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27 November 2013 12:59 pm ,
Vol. 342 ,
The new head of the National Center for Science Education promises to "fight the good fight" against attacks on...
Analyses of the H7N9 strains isolated from four new cases show that the virus is evolving rapidly, heightening anxiety...
In 2009, Jack Szostak shared a Nobel Prize for his part in discovering the role of telomeres, the end bits of...
Science has exposed a thriving academic black market in China involving shady agencies, corrupt scientists, and...
Paper-selling agencies flourish in the aura of reputable businesses. For some scientists, it may be difficult to tell...
Featuring the first lunar rover in 40 years, Chang'e-3 is seen as an important milestone on China's quest to send a...
Data collected by satellites and floating probes have chronicled a 2-decade rise in the temperature and thickness of a...
Cholesterol, the artery-clogging molecule that contributes to cardiovascular disease, has another nasty trick up its...
- 27 November 2013 12:59 pm , Vol. 342 , #6162
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Salmon Run Hot and Cold
30 October 2000 7:00 pm
Pacific salmon populations have plummeted recently, due to overfishing, dams, and disease. Now it turns out that a more natural force can also drive salmon numbers: climate. Using a new technique, paleoceanographers have traced the ups and downs of salmon populations in Alaskan lakes for hundreds of years.
Near Kodiak Island and Bristol Bay on Alaska's southern coast, among other sites along the Pacific Coast, sockeye salmon hatch and spend their youth in lakes. Then, after 1 to 3 years, they migrate to the Pacific. The sockeyes feast on plankton, squid, and small fish, eventually doubling their initial body weight. At the ripe old age of 5 or 6, the salmon return home, spawn, and die.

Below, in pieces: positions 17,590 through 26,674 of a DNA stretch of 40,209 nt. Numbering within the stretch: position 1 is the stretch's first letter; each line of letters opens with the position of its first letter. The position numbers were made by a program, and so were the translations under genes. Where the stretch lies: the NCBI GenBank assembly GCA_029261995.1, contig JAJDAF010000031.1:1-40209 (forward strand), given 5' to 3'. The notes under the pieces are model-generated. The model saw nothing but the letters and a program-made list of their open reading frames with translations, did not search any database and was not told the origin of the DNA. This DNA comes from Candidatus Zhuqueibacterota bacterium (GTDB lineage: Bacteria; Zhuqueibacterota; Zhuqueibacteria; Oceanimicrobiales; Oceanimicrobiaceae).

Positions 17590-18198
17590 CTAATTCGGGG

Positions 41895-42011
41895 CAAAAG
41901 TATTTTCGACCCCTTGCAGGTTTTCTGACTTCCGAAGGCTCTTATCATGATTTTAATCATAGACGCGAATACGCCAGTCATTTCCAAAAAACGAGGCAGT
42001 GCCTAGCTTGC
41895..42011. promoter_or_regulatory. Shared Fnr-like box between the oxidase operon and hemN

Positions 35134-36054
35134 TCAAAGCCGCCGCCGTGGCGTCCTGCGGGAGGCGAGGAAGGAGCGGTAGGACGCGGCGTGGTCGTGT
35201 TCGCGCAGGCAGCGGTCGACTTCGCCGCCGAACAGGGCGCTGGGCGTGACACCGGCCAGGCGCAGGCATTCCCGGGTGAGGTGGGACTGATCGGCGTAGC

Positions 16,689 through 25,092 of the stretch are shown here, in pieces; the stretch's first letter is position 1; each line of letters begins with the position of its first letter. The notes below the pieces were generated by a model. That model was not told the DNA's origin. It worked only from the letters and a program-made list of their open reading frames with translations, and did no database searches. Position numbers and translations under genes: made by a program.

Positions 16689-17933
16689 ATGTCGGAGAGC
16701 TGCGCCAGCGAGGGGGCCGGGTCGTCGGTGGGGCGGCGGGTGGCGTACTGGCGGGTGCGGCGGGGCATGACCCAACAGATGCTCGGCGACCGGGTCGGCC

The sockeyes' seafood diet makes them easy to track, according to paleoceanographer Bruce Finney of the University of Alaska, Fairbanks, and colleagues. As they eat, the fish take on a high ratio of a nitrogen isotope called nitrogen-15. Later, when the salmon die in their freshwater homes, the isotope is consumed by microorganisms and eventually settles to the bottom of the lake. Finney's team took core samples from several Alaskan salmon nursery lakes and measured levels of nitrogen-15 going back 3 centuries. They correlated the isotope levels with tree-ring climate data and found that warm waters were associated with thriving salmon populations, they report in the 27 October issue of Science.
"This paper is terribly important, because it's the first solid proof that salmon abundance fluctuates naturally," says ecologist Richard Beamish of Canada's Department of Fisheries and Oceans. Although many researchers have assumed that climate variability affects Pacific salmon, precise data have been scarce. Now, Beamish says, fisheries managers might take climate into account when they set harvest limits or evaluate population swings.